Vietnam PM gives up on Facebook ban

Hanoi - Vietnam's Prime Minister Nguyen Tan Dung has conceded it is impossible for the communist country to ban social media, urging officials instead to embrace websites like Facebook to spread the government's message.

Sites such as Facebook have at times been difficult to access in Vietnam, an authoritarian country which routinely imprisons bloggers and dissidents for criticising the regime.

"You here have all joined social networks, you've all got Facebook up on your phones to read information. So we must make this information correct," Dung told senior officials on Thursday, the Thanh Nien newspaper reported.

"We cannot ban it," he said at the meeting in Hanoi.

Over the last few years, Vietnam has had one of the fastest rates of Facebook uptake in the world, and now around a third of the country's population of 90 million have an account on the social network.

The government has always denied blocking the site, and for at least a year Facebook has been easily accessible in Vietnam without a VPN or other measures.

Rare move

Dung said top officials need to use social media to engage with the population more.

"We must publish accurate information online immediately... Whatever is being said online, people will believe official information from the government," he said.

Vietnam's communist party controls all newspapers and television networks, and many citizens prefer to get their news online from blogs or social media, which contain less propaganda.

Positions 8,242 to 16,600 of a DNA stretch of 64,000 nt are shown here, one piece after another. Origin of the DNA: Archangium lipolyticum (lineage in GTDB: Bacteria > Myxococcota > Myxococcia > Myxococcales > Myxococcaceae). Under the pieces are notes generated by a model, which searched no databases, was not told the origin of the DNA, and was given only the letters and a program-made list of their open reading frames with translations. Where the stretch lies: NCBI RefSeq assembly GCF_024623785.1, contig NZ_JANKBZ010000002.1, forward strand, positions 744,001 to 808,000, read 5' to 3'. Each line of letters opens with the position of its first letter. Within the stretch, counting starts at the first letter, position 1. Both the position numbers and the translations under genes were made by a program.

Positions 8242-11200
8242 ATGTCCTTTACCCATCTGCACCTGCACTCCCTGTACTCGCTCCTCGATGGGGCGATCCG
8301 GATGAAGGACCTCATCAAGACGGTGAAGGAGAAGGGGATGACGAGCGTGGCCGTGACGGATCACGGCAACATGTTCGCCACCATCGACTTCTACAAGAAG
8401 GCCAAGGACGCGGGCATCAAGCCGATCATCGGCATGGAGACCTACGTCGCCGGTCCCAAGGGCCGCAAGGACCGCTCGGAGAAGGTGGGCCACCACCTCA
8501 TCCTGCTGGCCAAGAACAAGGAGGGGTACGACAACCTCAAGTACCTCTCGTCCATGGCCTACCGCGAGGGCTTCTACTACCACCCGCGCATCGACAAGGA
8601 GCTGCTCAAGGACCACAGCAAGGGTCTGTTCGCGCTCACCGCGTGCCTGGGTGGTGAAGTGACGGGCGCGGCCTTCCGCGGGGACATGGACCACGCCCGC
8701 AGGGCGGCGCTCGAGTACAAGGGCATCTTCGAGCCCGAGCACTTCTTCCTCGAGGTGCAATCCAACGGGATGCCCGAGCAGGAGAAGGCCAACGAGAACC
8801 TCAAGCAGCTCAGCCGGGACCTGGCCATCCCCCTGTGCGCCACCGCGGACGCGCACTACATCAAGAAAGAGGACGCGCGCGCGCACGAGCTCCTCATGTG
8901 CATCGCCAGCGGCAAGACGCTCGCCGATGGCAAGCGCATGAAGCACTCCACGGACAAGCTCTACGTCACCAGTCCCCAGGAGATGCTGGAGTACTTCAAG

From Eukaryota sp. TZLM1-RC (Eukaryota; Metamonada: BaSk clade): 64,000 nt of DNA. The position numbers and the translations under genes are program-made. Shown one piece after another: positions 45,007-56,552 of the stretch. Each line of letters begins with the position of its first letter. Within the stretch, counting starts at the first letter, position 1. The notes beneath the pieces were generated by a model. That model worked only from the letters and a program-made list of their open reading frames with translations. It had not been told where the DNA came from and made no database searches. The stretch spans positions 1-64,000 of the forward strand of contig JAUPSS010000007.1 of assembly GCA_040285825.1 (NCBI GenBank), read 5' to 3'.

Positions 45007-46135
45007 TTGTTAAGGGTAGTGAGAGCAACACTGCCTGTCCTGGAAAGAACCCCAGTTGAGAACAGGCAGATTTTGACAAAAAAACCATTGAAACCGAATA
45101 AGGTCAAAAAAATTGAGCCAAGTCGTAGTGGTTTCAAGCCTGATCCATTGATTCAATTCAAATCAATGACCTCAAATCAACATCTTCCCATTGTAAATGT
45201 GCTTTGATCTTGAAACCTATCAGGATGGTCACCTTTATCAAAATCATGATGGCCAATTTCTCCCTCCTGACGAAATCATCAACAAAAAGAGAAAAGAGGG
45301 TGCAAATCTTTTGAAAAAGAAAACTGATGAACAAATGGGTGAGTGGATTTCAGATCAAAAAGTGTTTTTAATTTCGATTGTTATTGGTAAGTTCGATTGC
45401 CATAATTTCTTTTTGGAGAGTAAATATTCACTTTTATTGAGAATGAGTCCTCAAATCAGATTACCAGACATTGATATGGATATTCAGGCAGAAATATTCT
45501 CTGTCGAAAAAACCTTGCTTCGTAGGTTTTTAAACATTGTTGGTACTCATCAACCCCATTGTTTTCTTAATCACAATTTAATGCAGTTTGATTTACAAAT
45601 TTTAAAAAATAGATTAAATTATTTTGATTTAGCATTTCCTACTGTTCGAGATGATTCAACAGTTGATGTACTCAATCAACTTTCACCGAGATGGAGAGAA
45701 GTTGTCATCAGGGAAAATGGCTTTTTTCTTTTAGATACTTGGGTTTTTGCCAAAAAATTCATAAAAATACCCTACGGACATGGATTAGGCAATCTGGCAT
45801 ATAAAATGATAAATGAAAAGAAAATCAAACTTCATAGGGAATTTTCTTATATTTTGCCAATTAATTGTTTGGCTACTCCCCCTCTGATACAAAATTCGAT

But the quality of the blogs and social media postings is uneven. Some dissident-run sites offer nuanced reporting on sensitive political topics, other online commentators spread sensational rumours.

Last week, in a rare move, authorities denied widespread rumours that a popular senior communist party official Nguyen Ba Thanh, a former top official in central Danang City, had been poisoned with radioactive material by a political rival.

"Incorrect information creates social distraction," Dung said, adding that the government would ask ministries to address incorrect information circulating online.

In the past, Dung has driven through bans on particular blogs, but the move has usually backfired, triggering a surge of interest in the prohibited sites.

The harassment, arrest and prosecution of online activists remain widespread in Vietnam, which is holding scores of bloggers in jail, according to watchdog Reporters Without Borders.

The one-party state is regularly denounced by rights groups and Western governments for its intolerance of political dissent.

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